The slow rebuilding of the center, with the mechanical arms making new what was overgrown and decrepit, is both invigorating and frustrating. I saw the machinations behind the test rooms, which gave me understanding of my environment. And I was happily frustrated as the test rooms returned to their immaculate state, erasing time and difference and any evidence of change. That imagery worked brilliantly with the story's regressive themes as Chell is forced to test over and over again. 



Which brings me to what makes Portal 2 special: its self-aware disregard for the player and his or her expectations. This is embodied in:
 Evil Wheatley

Wheatley: Stupid, rambling, hilarious British AI is actually designed to be a moron. The major antagonist in a puzzle game is an idiot. A bumbling side kick is actually your soon to be tormentor. The tests that Wheately designs are gorgeously inept and easy. I could tell Wheatley was going to go maniacal when I gave him power, that he was an unreliable narrator, pretty soon. But I did not anticipate his brand of evil--monotony. And his attempts to berate you like GLaDOS did or to prove his intelligence through reading Machiavelli are especially inspired.

The progression: Portal 2's structure is that of an elaborate test. You begin testing to get the portal gun. Then you awake GLaDos and she forces you to test for her. Then Wheatley helps you escape and you complete puzzles to get to GLaDOS. Then you are alone in the old testing facility, testing to escape the facility, to ascend the shaft. Then you meet up with GLaDOS and are trapped by Wheatley, and you are testing to please HIM. And finally you are testing to beat Wheatley and escape. 

I lay it all out like that because, I think, the reversal of expectations becomes clearer this way. You could, conceivably, think the game is over three times: When you plug in Wheatley, when you get to the elevator in the old testing facility, and at the actual end. Meanwhile, the shifting reason for your testing is fascinating. Chell goes from serving others to serving herself over and over again. She serves Wheatley, GLaDOS, and even the long dead Cave Johnson, in hopes of finding her way out of this damn place.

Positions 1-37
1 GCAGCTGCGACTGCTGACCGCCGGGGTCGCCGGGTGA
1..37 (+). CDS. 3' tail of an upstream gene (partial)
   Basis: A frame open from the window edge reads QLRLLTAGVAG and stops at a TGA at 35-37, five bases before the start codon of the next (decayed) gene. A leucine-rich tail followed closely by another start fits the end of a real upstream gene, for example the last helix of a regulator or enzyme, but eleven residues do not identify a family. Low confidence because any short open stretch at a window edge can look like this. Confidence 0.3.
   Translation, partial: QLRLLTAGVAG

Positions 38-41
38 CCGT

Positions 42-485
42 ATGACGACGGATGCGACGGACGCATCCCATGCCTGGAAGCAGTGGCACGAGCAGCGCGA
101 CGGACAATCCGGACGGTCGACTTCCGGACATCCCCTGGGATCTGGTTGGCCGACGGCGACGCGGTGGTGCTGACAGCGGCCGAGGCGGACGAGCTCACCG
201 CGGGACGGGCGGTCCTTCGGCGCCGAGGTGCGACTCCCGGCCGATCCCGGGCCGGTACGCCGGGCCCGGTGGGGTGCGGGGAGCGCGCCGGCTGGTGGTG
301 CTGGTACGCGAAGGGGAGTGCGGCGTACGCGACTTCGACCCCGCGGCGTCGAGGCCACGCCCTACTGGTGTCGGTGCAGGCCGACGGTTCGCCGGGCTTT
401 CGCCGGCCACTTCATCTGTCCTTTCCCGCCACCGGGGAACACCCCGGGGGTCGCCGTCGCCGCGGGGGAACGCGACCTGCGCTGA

Testing as Tedium: This is a dangerous bit. I do want to enjoy games. But I also like it when games make me think about something in a new way. In Portal, the testing quickly became a means to an end. For GLaDOS, that means became killing you. For Chell, that means became revenge and escape. Solving the tests was not the point at around the 2/3rds mark. In Portal 2, testing is never the point. It is always a tool for some other purpose. When it is explicitly stated that Wheatley is just going to force you to test forever so he can get his fix, each test feels like a chore. 

Feeling a chore is not what most games want to do. But, in Portal 2, it's perfect. The excitement of Portal 2 quickly becomes the meta discovery and story progression rather than the new testing apparati. As it should. Portal's story is the progression of the player from a robotic tester to a freed human, and if the tests did not begin to feel monotonous and like wastes of time, Chell, and the player, would be no better than a robot. Chell is free because she endured tests, completing them to find a time to escape to freedom. 

Chell

Chell subverts the system. She uses broken walls and peaking-portalable surfaces to do the unexpected. At the end, she shoots the moon, an act so outlandish and yet perfectly fitting that it MUST be the finale to the boss battle and the game. Chell is a rebel. It's fun to beat the system.